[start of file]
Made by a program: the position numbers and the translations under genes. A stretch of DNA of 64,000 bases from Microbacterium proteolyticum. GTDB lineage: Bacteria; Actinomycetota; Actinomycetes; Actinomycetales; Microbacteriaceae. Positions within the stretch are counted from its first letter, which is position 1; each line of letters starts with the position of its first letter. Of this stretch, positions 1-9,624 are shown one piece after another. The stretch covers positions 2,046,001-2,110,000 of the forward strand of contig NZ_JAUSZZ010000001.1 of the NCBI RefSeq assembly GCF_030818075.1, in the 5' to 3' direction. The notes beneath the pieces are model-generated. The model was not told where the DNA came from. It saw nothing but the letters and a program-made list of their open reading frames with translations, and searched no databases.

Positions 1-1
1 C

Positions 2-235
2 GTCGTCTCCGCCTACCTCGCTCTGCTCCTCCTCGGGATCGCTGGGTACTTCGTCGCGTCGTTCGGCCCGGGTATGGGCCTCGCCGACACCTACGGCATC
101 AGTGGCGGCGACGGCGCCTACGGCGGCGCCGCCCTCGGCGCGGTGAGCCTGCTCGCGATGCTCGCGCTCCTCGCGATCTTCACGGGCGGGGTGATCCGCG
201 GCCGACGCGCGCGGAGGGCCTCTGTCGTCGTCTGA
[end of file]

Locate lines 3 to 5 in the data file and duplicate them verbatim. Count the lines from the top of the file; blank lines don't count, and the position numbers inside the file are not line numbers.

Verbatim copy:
1 C

Positions 2-235
2 GTCGTCTCCGCCTACCTCGCTCTGCTCCTCCTCGGGATCGCTGGGTACTTCGTCGCGTCGTTCGGCCCGGGTATGGGCCTCGCCGACACCTACGGCATC